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|Meeting the threats of tomorrow requires new defense technologies by|
Retired Major Paul E. Vallely and Drew Johnson
- story appeared in the Washington Examiner -
Over the course of America's great history, our military has expanded and evolved from an outgunned band of brave patriots to the strongest military force on Earth. These changes all reflected the need and threats of the day, as well as the will of the government and military leaders.
Sadly, that no longer appears to be the case.
The strength and quality of the United States' military is under attack. And, despite the growing threats America faces, some federal lawmakers seem unwilling to provide the military with the technology needed for success in today's dangerous global landscape — even when providing that technology would save taxpayers millions of dollars in the process.
Speaking to Congress last month, National Intelligence Director James Clapper issued a stark reminder: "Russia ... has the largest and most capable nuclear missile force." And distressingly, according to Clapper, Russia has developed a new ground-launched missile that breaks a 1987 nuclear weapons treaty.
Tensions between the United States and Russia are at a post-Cold War high. Yet America's defense systems haven't kept pace. Specifically, the U.S. military has failed to evolve its conventional long-range missile technologies, which are critical for countering a well-armed adversary like Russia and rogue nations like North Korea. Both these nations have considerable ground forces at their disposal that would attempt to overwhelm U.S. troops if a conflict ever took place.
Fortunately, the U.S. Army is working to create a new missile system that's up to the challenges posed by the current geopolitical environment. The military's brass must make sure this effort keeps moving forward.
The specific technology that is becoming obsolete is known as the Army Tactical Missile System, or ATACMS.
ATACMS are surface-launched missiles with a range of up to 168 miles. Usually mounted on track-and-wheeled vehicles, these missiles are presently the go-to alternative when airstrikes aren't possible. They're also essential in situations when our ground troops are outnumbered and face adversaries with long-range rocket and artillery systems of their own.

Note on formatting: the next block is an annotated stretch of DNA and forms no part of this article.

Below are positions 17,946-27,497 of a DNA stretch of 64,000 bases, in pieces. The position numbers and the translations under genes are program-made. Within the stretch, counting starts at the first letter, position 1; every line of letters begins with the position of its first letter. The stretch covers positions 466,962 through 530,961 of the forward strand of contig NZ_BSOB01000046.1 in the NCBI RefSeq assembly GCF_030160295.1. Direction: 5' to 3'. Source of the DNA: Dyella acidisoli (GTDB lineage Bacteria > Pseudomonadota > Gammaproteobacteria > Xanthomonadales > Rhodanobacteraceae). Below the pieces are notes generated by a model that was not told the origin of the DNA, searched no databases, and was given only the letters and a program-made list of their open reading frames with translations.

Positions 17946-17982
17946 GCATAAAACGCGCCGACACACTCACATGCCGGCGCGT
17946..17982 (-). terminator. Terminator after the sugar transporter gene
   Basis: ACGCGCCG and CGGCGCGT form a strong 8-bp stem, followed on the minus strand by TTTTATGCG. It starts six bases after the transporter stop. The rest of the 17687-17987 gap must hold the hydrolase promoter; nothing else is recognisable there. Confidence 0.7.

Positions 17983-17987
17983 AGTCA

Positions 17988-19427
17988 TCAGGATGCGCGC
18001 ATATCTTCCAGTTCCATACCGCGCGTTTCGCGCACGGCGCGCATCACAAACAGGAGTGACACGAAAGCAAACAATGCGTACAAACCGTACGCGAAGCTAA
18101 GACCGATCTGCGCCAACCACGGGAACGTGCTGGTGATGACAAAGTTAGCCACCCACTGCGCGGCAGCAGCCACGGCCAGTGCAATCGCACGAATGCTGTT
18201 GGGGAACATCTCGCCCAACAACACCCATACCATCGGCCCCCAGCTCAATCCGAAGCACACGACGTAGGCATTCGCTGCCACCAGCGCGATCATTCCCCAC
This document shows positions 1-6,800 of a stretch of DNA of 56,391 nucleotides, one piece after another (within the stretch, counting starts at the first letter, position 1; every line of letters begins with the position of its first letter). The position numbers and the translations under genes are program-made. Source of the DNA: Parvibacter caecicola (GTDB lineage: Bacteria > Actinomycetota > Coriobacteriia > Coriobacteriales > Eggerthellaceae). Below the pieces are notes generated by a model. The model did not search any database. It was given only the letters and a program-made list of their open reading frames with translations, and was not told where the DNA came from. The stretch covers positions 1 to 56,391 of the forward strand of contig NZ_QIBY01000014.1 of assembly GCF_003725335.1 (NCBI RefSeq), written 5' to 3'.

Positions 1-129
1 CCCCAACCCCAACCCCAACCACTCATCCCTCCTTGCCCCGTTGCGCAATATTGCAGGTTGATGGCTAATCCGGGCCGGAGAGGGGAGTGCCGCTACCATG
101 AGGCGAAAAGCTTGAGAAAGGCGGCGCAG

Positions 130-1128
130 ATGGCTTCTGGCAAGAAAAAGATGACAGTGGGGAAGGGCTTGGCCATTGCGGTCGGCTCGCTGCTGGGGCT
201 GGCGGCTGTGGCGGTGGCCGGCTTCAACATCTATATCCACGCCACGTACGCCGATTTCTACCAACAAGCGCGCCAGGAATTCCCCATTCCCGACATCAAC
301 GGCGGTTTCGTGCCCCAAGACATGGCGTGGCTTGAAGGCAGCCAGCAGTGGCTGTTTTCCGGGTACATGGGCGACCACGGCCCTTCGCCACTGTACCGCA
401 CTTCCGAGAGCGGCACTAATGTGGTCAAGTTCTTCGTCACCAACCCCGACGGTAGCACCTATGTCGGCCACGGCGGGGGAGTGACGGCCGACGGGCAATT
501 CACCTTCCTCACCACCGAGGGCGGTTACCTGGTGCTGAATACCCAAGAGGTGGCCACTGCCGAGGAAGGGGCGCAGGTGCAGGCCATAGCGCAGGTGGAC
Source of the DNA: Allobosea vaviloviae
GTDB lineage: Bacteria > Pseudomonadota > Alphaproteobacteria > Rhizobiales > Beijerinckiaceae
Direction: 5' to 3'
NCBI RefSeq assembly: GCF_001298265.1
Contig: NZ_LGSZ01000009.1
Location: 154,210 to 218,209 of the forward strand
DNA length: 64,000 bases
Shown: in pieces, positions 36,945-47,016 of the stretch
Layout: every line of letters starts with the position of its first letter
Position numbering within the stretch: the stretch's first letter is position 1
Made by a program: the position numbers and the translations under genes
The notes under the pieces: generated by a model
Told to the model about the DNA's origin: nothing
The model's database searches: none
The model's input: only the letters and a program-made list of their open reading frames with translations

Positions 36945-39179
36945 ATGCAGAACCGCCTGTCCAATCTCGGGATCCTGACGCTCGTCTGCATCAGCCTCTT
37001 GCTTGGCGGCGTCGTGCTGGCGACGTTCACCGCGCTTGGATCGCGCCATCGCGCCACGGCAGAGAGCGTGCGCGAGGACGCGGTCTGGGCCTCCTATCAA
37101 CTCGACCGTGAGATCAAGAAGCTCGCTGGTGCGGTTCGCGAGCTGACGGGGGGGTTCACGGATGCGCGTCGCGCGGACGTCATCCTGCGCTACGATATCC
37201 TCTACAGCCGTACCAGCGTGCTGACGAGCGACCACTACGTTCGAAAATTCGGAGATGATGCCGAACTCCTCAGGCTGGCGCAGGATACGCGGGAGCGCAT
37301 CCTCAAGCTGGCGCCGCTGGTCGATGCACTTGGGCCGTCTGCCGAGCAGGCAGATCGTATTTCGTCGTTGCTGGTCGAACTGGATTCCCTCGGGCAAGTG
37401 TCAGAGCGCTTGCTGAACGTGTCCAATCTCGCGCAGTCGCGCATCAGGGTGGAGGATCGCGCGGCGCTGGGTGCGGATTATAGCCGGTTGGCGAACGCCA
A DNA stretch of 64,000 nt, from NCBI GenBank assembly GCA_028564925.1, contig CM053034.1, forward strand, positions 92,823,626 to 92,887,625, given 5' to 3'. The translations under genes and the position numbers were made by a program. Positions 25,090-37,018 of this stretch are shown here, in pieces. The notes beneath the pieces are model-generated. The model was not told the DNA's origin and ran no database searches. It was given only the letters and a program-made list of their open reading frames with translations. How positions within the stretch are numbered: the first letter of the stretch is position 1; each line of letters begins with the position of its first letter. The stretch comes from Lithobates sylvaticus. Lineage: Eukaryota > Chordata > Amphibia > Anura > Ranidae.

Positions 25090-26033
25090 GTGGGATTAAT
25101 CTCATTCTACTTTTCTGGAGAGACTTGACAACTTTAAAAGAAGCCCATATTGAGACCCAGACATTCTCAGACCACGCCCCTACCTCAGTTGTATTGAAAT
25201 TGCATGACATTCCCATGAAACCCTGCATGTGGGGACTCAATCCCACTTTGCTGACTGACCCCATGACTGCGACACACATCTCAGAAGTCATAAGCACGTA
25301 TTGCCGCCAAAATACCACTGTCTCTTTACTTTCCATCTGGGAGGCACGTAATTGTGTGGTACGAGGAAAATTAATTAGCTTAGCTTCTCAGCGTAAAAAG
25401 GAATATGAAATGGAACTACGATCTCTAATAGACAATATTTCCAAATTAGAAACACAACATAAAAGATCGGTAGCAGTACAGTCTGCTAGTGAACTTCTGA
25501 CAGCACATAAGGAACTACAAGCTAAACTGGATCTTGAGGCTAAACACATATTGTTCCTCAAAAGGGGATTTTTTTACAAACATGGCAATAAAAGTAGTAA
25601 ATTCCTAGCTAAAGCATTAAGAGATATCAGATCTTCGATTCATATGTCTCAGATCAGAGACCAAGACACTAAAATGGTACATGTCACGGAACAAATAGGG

ATACMS played a key role in the 1991 Gulf War, helping to disable enemy air defenses and establish American air superiority. However, given our global enemies' rapidly evolving ground-launched capabilities — not to mention their potentially overwhelming ground armies that can strike from extended range — ATACMS is now dangerously out-of-date.
Military commanders are in wide agreement that the system simply isn't suitable for meeting mounting threats from Russia, North Korea, the Islamic State and elsewhere. As Army acquisition chief Heidi Shyu recently explained, the Army needs missiles with "much longer range than we have today."
In fact, the current system is so antiquated and overpriced that it's no longer in mass production for the U.S. Army. It's also incompatible with America's warfare commitments. This system was designed to deliver both individual bombs and cluster munitions, which are multiple small bombs. But, in response to the 2008 Oslo Treaty, the United States has promised to no longer use cluster munitions beginning in 2019.
And while the Army is in the process of upgrading those systems already in use, this life-extension effort is only a short-term fix. In the long-term, relying on our existing ATACMS capabilities is an exceptionally poor use of military funds. Consider that each of these legacy systems costs over $1.1 million. The per-unit cost of a new, cutting-edge system, on the other hand, would cost about 35 percent less.
Fortunately, the Army's senior leadership has recognized the value of building a brand-new, state-of-the-art long-range precision fire system. According to Marcia Holmes, chief engineer for the Army's Program Executive Office for Missiles and Space, the next-generation system would have a range of between 185 miles and 310 miles.
It would also support at least two on a single-wheeled launcher and as many as four missiles on the Army's tracked launcher vehicle, vastly improving our ability to launch multiple missiles from a single assembly. The current system can only launch one missile per wheeled launcher, severely limiting its target range.
These are precisely the kinds of capabilities needed to maintain America's tactical edge against increasingly belligerent countries like Russia and North Korea. And since developing such a system will actually cost less than patching up our existing ATACMS assets, there's little reason to wait.
ATACMS may have served America well in the recent past. But this outdated, expensive technology isn't up to the challenges we face today. The Army needs to build a long-range precision system that empowers our servicemen and women to defend our nation against the threats of tomorrow.
It is the only way the United States will remain the strongest military on Earth and the greatest force for peace the world has ever seen.
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